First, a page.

Illinois legislator pushes for rape kit electronic tracking system to end backlog

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Illinois legislator pushes for rape kit electronic tracking system to end backlog

Illinois legislator pushes for rape kit electronic tracking system to end backlog

Illinois legislator pushes for rape kit electronic tracking system to end backlog

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Illinois legislator pushes for rape kit electronic tracking system to end backlog

File Graphic

File Graphic

Illinois legislator pushes for rape kit electronic tracking system to end backlog

By Alexandra Yetter

Illinois House representatives are working to pass a bill to establish an electronic rape kit tracking system to tackle a processing backlog, but Sexual Assault Evidence Tracking and Reporting commission members say there is still more to be done.

“It’s not like the [Illinois] State Police have been sitting on their hands, doing nothing,” said Rep. Margo McDermed (D-Frankfort). “Murder [kits] always go first, so if you’re the victim of sexual assault who was not also murdered, you have to wait. … Victims want to make sure their kits are not lost in the system. Justice delayed can be justice denied. You don’t want to wait two to three years.”

In August 2017, former Gov. Bruce Rauner signed a state bill to create the Sexual Assault Evidence Tracking and Reporting Commission with the goal of creating an electronic tracking system for rape kits.

In January, McDermed, chair of Rauner’s commission, proposed House Bill 1440 that would institute the commission’s recommended electronic kit tracking system. The bill is expected to be passed by May 31 and in effect by Jan. 1, 2020, McDermed said. The bill includes no funding because it is not expected to be expensive and will be funded from existing revenue sources. Its anticipated cost is a couple hundred thousand dollars at most, she said. 

The bill does not include a mandated turnaround time limit for the kits. 

McDermed added that the bill has a 90 percent likelihood of being passed, and she expects Gov. J.B. Pritzker to sign it based on Lt. Gov. Juliana Stratton’s support of the bill in the past.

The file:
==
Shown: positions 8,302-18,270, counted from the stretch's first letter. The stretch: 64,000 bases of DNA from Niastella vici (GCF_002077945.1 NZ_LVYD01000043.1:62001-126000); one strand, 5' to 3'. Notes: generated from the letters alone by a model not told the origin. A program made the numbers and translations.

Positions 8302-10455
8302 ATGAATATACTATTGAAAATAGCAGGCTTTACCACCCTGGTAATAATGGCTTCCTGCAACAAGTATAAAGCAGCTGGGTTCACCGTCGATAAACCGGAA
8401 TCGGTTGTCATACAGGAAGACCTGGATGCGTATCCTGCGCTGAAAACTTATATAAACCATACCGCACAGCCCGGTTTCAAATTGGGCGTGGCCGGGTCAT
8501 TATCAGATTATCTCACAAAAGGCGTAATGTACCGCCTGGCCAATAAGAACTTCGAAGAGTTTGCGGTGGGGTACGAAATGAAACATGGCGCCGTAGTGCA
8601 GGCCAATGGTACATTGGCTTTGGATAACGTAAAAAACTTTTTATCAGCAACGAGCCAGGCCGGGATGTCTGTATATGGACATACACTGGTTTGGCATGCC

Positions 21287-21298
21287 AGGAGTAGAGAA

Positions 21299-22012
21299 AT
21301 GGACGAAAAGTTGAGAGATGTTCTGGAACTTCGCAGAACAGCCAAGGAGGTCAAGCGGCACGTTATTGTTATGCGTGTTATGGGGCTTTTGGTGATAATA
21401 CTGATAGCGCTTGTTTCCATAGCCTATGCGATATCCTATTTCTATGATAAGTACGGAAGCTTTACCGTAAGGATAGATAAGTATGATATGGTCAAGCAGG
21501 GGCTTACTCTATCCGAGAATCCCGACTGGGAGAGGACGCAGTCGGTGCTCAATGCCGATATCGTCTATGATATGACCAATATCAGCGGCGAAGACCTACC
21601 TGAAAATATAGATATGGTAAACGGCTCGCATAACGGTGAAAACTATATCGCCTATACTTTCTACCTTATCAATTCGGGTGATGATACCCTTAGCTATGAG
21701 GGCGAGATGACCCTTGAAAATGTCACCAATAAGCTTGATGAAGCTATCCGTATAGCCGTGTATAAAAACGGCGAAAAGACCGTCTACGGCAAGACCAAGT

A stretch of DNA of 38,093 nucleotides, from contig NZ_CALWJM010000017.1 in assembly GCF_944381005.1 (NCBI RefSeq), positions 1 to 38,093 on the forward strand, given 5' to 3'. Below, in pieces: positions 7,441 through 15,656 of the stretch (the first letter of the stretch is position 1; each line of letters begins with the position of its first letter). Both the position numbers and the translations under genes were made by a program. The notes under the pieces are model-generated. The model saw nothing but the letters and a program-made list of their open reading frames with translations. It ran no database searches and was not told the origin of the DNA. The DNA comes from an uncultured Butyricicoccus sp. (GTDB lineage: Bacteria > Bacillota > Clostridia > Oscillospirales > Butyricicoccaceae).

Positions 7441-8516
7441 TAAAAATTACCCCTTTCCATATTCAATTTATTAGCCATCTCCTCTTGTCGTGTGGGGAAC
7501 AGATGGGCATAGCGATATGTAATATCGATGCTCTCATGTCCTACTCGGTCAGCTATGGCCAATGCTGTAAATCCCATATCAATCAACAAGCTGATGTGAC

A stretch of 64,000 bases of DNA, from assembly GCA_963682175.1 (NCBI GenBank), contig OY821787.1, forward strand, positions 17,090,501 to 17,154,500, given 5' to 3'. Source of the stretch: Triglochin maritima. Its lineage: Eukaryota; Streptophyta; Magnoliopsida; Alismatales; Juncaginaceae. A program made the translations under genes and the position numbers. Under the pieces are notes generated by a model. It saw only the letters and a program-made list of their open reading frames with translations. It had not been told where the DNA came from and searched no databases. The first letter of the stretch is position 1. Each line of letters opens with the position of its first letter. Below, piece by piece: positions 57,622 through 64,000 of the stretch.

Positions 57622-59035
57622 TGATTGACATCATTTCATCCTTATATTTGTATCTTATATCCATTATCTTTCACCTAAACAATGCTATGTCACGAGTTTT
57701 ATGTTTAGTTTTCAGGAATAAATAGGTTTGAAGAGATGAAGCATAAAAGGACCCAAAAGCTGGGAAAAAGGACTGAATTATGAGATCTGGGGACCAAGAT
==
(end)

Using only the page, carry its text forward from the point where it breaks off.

Ideally, physical evidence from a sexual assault is compiled in rape kits by healthcare providers and is then sent to a local police department where investigators send the evidence to a laboratory for testing and, further down the line, possible use in the prosecution of an assailant.

That is not always the case though, according to Ilse Knecht, director of policy and advocacy at the Joyful Heart Foundation.

he Joyful Heart Foundation advocates for sexual assault and domestic violence survivors and houses End The Backlog, which conducts research and works to identify solutions to eliminate rape kit testing backlog.

Knecht said kits often get stuck at law enforcement agencies due to officers’ bias or inexperience on the job, allowing untested kits to pile up. 

“It comes down to a combination of a lack of understanding about sexual assault victims and DNA, coupled with the lack of resources,” Knecht said. “The criminal justice system has not prioritized sexual assault.”

Of the 3,580 kits obtained by the Chicago Police Department, 3,224 have been tested and 356 have not, according to a Jan. 25 Freedom of Information Actrequest response by the CPD to The Chronicle.

Polly Poskin, the executive director of the Illinois Coalition Against Sexual Assault, said the tracking system is not enough.

“Without that assurance of lowered turnaround time, I feel these other recommendations are a false hope about how soon the victim will have resolution to her case,” Poskin said.

In 2016, Illinois enacted a law requiring an annual statewide audit of rape kits. It also enacted a law requiring trauma-informed training for law enforcement and requiring officers to complete written reports of sexual assault complaints and granting victims the right to know the status of their kits. Having forensicsteams test DNA before physical evidence and outsourcing kits has also sped up turnaround time, but it can still be improved, McDermed said.

However, McDermed has concerns with the system’s ability to end backlog entirely.

“There are a lot of hand-offs with these kits,” McDermed said. “It’s not any good if health providers don’t use the system.”

A top priority following the tracking system implementation should be improved resources and employment for the testing of rape kits and, most importantly, reducing the testing turnaround time to a maximum of 90 days, Poskin said.

“Minimizing the significance of the rape kit … is over, Poskin said. “Nobody can ignore any longer how important it is, how many people have been so adversely affected and how the priorities of our nation need to shift to value the lives of women, to value the lives of victims … and to see to it that justice is done.”

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